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Tel Aviv Museum of Art

The 'Perpetual Becoming' of Yaacov Agam

The 'Perpetual Becoming' of Yaacov Agam

My aim is to show the visible as possibility in a state of perpetual becoming
— Yaacov Agam

This month marks the official opening of the much anticipated Agam Museum in Rishon LeZion, Israel. David Nofar's 3200 square meter spacious building dedicated to the work of Yaacov Agam is well worth the wait.

The Pillars of Clilla

The Pillars of Clilla

From the moment visitors step onto the grounds of the museum they are engulfed into the rainbow world of Agam. 'The Pillars of Clilla,' named for his late wife, includes 29 monumental columns (20 at the entrance and 9 inside the building) which make the distinction between indoors and outdoors inconspicuous. Meeting visitors in the courtyard, these columns transport them into the mind of Agam and lead them into the museum’s central space, which boasts his ‘panorAgam’ work, originally displayed on the bow at the Guggenheim Museum in New York City in 1981.

Agam is widely considered the father of kinetic art because of his early preoccupation with time and movement. Kinetic art is defined as art that relies on motion to create its desired effects. Agam’s work is concerned with the what he refers to as ‘the fourth dimension,’ which is the idea that time is visible within the artwork and the piece is not static. This element is broadly explored and thoroughly explained through the myriad of works in various mediums in the museum. 

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In fact, without the active role of visitors the kinetic elements of Agam’s works would not be possible. Viewers cannot remain passive if they are to truly experience Agam’s art as he intended. His work requires you to be active physically, cognitively, and emotionally. This concept is better experienced than explained as the ‘perpetual becoming’ of Agam’s oeuvre reveals itself to viewers within the museum.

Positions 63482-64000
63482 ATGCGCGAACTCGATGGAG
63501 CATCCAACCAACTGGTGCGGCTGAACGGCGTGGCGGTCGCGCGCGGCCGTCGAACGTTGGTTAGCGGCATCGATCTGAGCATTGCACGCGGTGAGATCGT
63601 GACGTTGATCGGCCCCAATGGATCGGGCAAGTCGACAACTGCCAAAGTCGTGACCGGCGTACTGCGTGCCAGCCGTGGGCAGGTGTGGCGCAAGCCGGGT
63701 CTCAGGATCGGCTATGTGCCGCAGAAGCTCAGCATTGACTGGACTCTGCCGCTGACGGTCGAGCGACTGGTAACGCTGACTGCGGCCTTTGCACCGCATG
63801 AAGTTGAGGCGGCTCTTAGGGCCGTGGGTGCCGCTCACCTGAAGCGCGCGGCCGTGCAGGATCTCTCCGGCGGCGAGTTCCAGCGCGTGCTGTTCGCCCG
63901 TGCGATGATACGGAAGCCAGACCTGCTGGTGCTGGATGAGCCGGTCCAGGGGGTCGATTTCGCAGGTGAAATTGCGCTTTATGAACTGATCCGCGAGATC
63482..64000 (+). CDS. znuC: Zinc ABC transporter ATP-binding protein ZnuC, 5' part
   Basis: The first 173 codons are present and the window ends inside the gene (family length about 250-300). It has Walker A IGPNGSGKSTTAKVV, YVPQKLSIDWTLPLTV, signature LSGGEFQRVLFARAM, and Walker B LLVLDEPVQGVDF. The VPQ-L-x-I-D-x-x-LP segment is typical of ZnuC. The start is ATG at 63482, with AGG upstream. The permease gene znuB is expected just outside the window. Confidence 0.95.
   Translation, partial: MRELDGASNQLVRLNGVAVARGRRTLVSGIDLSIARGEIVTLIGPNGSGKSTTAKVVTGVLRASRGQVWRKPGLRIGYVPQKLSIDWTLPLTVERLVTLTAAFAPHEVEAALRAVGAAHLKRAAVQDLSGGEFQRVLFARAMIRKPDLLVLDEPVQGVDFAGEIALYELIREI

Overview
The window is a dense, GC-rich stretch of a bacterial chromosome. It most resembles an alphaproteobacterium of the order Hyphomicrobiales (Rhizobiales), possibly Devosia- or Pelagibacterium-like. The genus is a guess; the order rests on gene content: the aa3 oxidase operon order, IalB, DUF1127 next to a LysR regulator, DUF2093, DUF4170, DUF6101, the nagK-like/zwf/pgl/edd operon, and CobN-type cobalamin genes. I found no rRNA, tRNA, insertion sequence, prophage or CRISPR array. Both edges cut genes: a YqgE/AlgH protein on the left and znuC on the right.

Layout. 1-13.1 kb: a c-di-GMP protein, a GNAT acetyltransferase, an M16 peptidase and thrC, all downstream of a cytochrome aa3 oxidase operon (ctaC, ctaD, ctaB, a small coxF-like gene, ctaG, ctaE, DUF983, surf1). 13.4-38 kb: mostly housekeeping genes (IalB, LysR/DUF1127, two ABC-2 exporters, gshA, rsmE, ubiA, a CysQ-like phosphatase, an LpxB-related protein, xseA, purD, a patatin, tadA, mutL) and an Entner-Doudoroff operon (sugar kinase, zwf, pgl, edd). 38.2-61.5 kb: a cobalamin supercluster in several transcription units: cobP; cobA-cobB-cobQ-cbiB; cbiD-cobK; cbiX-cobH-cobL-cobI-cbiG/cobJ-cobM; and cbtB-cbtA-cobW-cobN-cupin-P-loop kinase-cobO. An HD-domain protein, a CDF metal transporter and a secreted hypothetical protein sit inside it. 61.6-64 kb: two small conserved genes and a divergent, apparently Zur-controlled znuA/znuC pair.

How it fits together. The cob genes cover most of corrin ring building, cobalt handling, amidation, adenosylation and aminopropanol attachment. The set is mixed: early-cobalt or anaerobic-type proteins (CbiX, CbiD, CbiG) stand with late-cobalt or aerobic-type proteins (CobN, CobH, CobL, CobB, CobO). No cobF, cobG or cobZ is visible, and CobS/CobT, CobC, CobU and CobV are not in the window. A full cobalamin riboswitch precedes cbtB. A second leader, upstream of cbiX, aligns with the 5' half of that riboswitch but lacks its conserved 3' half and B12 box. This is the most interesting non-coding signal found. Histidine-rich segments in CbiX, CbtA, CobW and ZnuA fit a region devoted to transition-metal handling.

Agam’s signature style is well known to the Israeli public who would recognize his major works in Tel Aviv: the ‘Water and Fire’ fountain at Tzina Dizengoff Square and the facade of the Dan Hotel on the Tel Aviv Promenade. Yet, his work resonates on an international scale with non-Jewish communities. However, it would be negligent to discuss Agam without acknowledging his connections to Judaism. Born in Rishon LeZion in 1928, in what was then mandate Palestine, to a Kabbalist Rabbi father, spirituality and Torah teachings permeated his youth and stay with him to this day. Judaism forbids figurative artworks and since Agam is restricted in this way he uses abstract figures in his work to express the feelings of life. 

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At 89 years old, Agam is embracing technology and is increasingly interested in applying his artistic principles to new medias. Through computers and applications he has created interactive works that activate the participants senses of touch, sight, and sound. This convergence of the senses breaths a new life into Agam’s work and keeps it relevant in the 21st century.

Abundant with Agam classics such as his signature ‘Agamographs,’ the museum provides a comprehensive look at his oeuvre that both longtime followers of his career and novice art fans will appreciate. As the director of the Agam Museum, Gilad Meltzer, explained, “In the spirit of the artist, a visit to the museum will encourage a multiplicity of views and points of view, emphasizing the universal language of art and the unique and groundbreaking qualities of his work.”

 

Agam Art Museum
1, Meishar St, Rishon LeTsiyon, Israel

The Chilling Polarities of Louise Bourgeois

The Chilling Polarities of Louise Bourgeois

“It is not an image I am seeking. It’s not an idea. It is an emotion you want to recreate, an emotion of wanting, of giving and of destroying” - Louise Bourgeois

What is the essential link between mother and child, between self and other, between independence and interdependence, between copulation and creation, between the literal and the figurative? These are just some of the questions posed in the inaugural show of French-American artist Louise Bourgeois's work in Israel, at the Tel Aviv Museum of Art. The exhibition “Twosome”, jointly curated by Jerry Gorovoy and Suzanne Landau, emphasizes the duality in Louise Bourgeois's work. Bourgeois struggled with bouts of depression throughout her life which is reflected in the pieces selected for the show. The exhibition contains themes of displacement, abandonment, and anxiety, sentiments that permeated her powerful, and at times, chilling oeuvre.